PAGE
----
Canada's Hypocritical Trade Stance

ANALYSIS - Once again, Canada has pledged to support free and open trade at the World Trade Organization (WTO) ministerial meeting. However, there was no mention of Canada's protected poultry or dairy industries, writes Charlotte Johnston, editor of ThePoultrySite.
calendar icon 16 December 2011
clock icon 3 minute read

At the meeting in Geneva, Ed Fast, Minister of International Trade and Minister for the Asia-Pacific Gateway said that free and open trade is the best way to create jobs and economic growth for people around the world.

"We must—as WTO members—continue to stand firmly against new protectionist measures and begin to roll back those already in place."

Mr Fast went as far to say that protectionism is poisonous.

23 members of the WTO said that concerns with the current heightened levels of global economic uncertainty could result in increased trade protectionism.

The members committed to refrain from raising new barriers to trade in goods and services, imposing new export restrictions, or implementing WTO-inconsistent measures in all areas, including those that stimulate exports.

Additionally, members said they would take steps to roll back any protectionist measures introduced since the start of the global financial crisis in 2008.

In the last five years, Canada has pursued an ambitious and active free trade plan to open doors for Canadian businesses around the world and is on the way to becoming the first tariff-free zone for manufacturing imports in the G-20.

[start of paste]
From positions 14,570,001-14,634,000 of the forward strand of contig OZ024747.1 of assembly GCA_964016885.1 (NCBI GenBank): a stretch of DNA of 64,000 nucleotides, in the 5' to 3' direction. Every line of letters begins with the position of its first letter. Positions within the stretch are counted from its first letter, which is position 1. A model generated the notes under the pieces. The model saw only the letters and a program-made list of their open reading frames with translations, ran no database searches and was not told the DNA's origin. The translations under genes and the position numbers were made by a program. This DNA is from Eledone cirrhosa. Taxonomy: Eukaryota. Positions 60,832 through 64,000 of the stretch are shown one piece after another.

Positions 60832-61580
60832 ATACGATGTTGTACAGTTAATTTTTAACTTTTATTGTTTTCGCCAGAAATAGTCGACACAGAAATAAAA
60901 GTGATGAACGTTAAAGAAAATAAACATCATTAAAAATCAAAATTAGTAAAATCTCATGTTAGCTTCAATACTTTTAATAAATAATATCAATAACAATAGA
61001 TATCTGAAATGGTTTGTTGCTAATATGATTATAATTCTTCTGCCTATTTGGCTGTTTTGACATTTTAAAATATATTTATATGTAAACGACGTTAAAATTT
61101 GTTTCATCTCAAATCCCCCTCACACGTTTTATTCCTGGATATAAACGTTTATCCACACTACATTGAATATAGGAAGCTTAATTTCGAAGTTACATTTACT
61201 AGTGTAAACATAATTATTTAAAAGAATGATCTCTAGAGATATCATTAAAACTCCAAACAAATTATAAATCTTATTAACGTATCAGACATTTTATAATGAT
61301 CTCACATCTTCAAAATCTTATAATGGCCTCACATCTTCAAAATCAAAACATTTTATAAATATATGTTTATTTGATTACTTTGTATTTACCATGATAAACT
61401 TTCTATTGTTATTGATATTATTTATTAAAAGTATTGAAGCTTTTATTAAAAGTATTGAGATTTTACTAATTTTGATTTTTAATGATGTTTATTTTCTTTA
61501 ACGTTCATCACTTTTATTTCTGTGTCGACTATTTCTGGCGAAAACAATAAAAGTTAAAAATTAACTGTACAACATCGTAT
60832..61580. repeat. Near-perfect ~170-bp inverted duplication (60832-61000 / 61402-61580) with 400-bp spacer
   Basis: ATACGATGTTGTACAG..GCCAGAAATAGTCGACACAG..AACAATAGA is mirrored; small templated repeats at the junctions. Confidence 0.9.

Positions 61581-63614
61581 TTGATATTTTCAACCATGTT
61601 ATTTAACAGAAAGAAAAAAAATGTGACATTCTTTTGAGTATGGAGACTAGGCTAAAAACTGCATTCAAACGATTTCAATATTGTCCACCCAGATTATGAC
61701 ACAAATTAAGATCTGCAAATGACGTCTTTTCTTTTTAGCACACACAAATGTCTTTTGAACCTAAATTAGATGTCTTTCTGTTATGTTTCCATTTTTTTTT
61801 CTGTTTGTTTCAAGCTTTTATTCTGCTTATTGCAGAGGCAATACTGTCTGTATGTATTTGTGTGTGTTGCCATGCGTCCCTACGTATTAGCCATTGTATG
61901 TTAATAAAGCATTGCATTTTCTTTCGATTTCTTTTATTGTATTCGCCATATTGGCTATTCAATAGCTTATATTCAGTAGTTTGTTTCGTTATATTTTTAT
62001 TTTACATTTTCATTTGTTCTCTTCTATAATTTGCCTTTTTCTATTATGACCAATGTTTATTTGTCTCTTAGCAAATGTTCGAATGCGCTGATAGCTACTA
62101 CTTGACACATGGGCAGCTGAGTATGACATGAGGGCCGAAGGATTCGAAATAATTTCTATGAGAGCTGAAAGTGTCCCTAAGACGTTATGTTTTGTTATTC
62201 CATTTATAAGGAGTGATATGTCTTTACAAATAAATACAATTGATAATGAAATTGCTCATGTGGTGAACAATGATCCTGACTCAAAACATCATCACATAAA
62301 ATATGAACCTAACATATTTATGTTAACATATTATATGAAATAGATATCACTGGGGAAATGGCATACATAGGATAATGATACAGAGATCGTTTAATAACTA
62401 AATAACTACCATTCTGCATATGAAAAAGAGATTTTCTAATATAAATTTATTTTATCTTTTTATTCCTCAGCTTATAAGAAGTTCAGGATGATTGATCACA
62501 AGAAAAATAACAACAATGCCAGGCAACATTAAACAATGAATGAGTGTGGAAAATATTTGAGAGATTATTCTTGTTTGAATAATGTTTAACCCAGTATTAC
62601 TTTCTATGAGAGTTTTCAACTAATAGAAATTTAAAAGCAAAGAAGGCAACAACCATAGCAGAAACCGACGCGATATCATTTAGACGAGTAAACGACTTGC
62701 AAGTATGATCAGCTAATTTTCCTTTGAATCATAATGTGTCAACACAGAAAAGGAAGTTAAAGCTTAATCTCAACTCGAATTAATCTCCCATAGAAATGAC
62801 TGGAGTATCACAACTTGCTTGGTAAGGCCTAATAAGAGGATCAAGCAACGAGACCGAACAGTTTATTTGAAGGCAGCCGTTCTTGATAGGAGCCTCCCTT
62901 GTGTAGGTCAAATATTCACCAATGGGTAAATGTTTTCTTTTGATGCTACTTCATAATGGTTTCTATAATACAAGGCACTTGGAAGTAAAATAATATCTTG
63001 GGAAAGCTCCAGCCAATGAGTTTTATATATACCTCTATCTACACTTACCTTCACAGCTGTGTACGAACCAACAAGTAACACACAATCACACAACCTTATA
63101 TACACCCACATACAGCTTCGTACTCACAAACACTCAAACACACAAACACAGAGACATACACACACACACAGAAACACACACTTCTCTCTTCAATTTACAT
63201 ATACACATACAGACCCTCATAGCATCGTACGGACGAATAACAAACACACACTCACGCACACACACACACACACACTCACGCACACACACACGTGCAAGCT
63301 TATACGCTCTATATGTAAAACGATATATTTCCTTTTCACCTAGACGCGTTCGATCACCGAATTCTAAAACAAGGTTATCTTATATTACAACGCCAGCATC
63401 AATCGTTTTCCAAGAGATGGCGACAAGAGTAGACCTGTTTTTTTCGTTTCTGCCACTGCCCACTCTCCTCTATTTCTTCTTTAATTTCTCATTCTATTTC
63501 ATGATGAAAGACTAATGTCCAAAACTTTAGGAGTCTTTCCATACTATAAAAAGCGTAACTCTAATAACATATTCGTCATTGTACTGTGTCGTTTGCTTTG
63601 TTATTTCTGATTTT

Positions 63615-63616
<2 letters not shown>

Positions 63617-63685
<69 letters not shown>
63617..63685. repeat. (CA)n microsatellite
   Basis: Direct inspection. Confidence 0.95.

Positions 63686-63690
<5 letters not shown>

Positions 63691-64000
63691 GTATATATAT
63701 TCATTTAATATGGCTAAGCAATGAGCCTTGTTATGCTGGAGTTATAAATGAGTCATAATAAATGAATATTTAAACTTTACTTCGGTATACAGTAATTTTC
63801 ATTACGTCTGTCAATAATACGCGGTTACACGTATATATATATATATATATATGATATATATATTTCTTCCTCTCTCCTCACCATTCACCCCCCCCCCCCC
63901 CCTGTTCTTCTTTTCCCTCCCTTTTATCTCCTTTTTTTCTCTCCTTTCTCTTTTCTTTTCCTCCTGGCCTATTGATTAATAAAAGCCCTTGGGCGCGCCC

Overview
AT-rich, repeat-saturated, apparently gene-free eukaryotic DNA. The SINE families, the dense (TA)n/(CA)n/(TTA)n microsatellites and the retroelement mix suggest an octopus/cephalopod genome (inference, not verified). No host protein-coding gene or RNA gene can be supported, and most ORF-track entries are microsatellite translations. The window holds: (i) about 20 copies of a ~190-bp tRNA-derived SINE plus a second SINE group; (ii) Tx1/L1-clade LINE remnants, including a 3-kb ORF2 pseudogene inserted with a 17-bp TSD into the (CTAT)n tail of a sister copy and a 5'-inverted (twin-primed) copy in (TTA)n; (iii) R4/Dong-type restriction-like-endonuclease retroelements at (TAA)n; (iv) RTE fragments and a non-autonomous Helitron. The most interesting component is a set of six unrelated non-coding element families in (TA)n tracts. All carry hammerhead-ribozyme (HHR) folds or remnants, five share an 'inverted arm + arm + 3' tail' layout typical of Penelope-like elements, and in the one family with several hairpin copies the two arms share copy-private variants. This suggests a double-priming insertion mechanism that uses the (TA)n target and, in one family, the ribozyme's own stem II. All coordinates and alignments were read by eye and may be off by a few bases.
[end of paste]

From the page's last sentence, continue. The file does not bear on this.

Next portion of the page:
However back home the situation is quite different. Both the poultry and the dairy industry are heavily protected with supply management systems.

The supply management systems ensure that Canadian producers remain in profit by protecting them from cheaper imports. Tariffs are in place that range from 150 per cent to nearly 300 per cent on foreign butter, milk, ice cream, cheese and chicken products.

This means that Canadian consumers pay higher prices for products.

In Canada there are mixed reactions to this, many producers don't mind paying higher prices to support domestic industries. However Canada has come under criticism abroad.

Whilst New Zealand has welcomed Canada expressing an interest to join the new Trans-Pacific Partnership, Trade Minister Tim Grosser has said that dairy will be a challenging subject.

He said that supply management is completely inconsistent with tariff elimination.

With Canada talking the talk in world trade meetings, will they have to walk the walk eventually and look at revising their supply management measures for dairy and poultry?

Further Reading

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Charlotte Johnson

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